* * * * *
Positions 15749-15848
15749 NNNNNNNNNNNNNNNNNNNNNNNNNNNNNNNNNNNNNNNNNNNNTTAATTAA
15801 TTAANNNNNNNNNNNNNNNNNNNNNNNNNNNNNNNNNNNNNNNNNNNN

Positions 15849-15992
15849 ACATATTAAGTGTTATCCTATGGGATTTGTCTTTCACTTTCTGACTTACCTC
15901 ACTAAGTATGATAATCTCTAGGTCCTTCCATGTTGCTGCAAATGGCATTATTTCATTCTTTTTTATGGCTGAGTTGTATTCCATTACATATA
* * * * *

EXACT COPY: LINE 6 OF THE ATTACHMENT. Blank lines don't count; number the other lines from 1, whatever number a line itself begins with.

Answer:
15901 ACTAAGTATGATAATCTCTAGGTCCTTCCATGTTGCTGCAAATGGCATTATTTCATTCTTTTTTATGGCTGAGTTGTATTCCATTACATATA